The Stewardship Code, while not expanding significantly on the existing
Institutional Shareholders Committee guidelines, is heralded as being a real
step towards promoting active engagement between institutional investors and the
companies in which they invest – improving corporate governance.
There is a strong expectation that institutional investors will voluntarily
comply with the code. It will acquire more teeth if authorised asset mangers are
required to report on compliance (or explain why not), which is a move that
seems likely to happen regardless of the government’s plans to reorganise the
If institutional investors choose to comply, they will need to disclose how
they will discharge their stewardship responsibilities. But is it always
appropriate for investors to tackle under-performance in a company? Some
investors may only buy a stock to re-balance their portfolio. What about tracker
funds that are required to hold stock in whatever index they are tracking? In
theory, they should have more incentive to take an active stance because they
must hold the stock. But this may not fit with their business model, which is
often built around a low cost tracker service, not a higher cost interventionist
In practice, this will depend largely on what investors are seeking to
achieve. Ultimately, all institutional investors seek to ensure an attractive
return to their clients, who may be better served by selling an underperforming
stock and moving on, rather than tying up time and resources by engaging closely
with a board on the future direction of a company. Those investors who do choose
to comply will still need to monitor the costs of doing so to ensure that
increased activism does in fact pay.
Before taking action, they will also need to assess whether they are prepared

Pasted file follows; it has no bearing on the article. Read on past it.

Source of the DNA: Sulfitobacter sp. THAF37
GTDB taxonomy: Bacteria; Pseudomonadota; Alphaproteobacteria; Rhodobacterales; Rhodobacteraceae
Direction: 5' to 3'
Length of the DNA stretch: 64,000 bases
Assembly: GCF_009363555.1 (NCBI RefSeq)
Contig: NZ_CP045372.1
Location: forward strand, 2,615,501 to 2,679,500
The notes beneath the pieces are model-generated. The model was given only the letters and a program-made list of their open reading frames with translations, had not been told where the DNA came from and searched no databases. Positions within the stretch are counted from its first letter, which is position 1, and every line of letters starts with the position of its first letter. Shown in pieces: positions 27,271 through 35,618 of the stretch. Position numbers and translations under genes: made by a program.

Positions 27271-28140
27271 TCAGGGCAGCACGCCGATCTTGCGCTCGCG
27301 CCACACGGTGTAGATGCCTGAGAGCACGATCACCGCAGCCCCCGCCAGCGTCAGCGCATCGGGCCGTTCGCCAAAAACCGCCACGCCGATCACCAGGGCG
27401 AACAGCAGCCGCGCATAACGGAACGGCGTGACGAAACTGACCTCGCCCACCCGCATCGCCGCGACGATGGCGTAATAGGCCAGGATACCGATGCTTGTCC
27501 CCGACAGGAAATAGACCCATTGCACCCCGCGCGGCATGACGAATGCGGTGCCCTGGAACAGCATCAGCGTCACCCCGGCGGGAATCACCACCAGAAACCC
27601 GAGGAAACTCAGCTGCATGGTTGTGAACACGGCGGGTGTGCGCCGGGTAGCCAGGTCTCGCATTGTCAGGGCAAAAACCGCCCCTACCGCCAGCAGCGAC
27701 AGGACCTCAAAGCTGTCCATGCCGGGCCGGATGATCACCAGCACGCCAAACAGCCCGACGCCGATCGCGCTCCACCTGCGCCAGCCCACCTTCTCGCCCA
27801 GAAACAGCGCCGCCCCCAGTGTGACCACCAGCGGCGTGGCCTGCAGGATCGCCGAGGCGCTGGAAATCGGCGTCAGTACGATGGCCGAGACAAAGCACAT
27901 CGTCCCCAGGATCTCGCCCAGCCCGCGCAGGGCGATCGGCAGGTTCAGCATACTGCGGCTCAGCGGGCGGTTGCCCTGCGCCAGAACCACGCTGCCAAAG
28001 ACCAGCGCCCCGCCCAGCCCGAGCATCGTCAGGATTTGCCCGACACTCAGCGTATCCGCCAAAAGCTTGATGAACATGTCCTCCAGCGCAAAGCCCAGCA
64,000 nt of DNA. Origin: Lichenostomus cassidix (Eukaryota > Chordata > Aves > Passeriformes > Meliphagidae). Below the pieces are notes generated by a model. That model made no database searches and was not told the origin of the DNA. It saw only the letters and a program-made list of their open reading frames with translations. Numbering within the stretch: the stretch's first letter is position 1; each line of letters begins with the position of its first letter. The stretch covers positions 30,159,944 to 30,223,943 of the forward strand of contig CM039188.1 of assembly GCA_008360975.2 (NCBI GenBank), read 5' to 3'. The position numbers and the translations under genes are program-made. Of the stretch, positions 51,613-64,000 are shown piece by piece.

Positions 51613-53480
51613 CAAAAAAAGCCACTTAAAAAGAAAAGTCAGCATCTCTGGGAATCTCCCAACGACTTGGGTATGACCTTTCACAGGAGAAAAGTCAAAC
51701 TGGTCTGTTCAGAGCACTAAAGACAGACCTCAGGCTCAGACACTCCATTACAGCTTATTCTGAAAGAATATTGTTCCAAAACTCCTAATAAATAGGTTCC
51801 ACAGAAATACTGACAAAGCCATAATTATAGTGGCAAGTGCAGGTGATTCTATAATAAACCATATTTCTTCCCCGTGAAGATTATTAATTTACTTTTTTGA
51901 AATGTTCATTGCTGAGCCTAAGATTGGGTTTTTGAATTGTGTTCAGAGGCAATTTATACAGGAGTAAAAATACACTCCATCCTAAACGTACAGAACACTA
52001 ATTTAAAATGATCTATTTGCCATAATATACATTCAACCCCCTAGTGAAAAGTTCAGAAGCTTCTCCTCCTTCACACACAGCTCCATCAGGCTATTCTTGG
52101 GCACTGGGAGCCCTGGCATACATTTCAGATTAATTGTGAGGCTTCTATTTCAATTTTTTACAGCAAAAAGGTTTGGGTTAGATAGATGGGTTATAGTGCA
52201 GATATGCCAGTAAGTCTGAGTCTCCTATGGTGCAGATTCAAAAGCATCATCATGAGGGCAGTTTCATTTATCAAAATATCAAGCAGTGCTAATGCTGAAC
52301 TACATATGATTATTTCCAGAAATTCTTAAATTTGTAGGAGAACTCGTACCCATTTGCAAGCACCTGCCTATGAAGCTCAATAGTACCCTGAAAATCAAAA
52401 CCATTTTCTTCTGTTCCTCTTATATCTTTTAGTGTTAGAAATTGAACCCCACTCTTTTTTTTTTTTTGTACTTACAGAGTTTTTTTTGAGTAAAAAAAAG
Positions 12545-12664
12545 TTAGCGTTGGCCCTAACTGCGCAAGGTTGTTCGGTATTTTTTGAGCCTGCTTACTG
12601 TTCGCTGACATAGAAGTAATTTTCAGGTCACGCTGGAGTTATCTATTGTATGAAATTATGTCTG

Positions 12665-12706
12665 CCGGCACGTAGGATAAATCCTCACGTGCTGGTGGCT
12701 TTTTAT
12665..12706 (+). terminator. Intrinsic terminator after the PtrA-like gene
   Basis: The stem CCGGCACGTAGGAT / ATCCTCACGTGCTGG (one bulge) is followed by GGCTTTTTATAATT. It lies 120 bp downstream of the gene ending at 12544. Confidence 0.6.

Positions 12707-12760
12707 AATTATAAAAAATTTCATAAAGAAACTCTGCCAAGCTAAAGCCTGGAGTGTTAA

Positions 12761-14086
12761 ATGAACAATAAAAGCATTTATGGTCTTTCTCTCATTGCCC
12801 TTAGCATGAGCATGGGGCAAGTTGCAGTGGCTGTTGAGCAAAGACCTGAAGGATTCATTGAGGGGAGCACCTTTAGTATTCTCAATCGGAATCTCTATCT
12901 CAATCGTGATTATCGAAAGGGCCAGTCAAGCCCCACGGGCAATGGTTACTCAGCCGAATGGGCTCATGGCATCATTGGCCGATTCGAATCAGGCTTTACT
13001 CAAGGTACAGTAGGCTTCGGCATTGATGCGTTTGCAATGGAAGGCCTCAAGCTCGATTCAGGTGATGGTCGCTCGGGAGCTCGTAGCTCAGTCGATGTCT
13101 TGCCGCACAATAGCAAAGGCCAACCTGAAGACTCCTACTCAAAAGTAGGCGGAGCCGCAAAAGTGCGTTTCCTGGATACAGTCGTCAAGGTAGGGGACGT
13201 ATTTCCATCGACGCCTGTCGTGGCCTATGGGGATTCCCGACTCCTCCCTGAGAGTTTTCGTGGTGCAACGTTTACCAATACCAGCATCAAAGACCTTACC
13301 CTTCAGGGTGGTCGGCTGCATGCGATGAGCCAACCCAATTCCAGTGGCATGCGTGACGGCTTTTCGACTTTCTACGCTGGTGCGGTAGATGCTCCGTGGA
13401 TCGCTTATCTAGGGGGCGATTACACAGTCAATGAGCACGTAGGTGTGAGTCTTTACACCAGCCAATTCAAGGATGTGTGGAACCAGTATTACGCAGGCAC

to become insiders and potentially lose the ability to trade out of a stock for
a period of time. This risk arises in any discussions with a board about a
company’s strategy and is one that the code recognises, but offers little
guidance on how to manage. Questions remain about whether investors will cross
the line to become insiders in the name of responsible stewardship.
Even compulsory reporting will not necessarily provide the level of
engagement the code seeks to encourage. It is the openness and liquidity of the
UK’s capital market which makes it increasingly attractive to foreign investors,
who may not be within the UK regulator’s remit. There is nevertheless an
expectation that companies will have increasing numbers of investors with more
transparent stewardship policies. The best encouragement for other investors to
apply the code’s principles is if this does indeed influence a company’s share
price over time and improve long-term returns to investors.
If so, the problems identified are likely to be overcome, with the code
developing into a significant piece of the UK regulatory regime, in much the
same way as the original Combined Code has developed over nearly 20 years into
the Corporate Governance Code of today.
Rani Mina and James Trentham are senior associates at Mayer Brown
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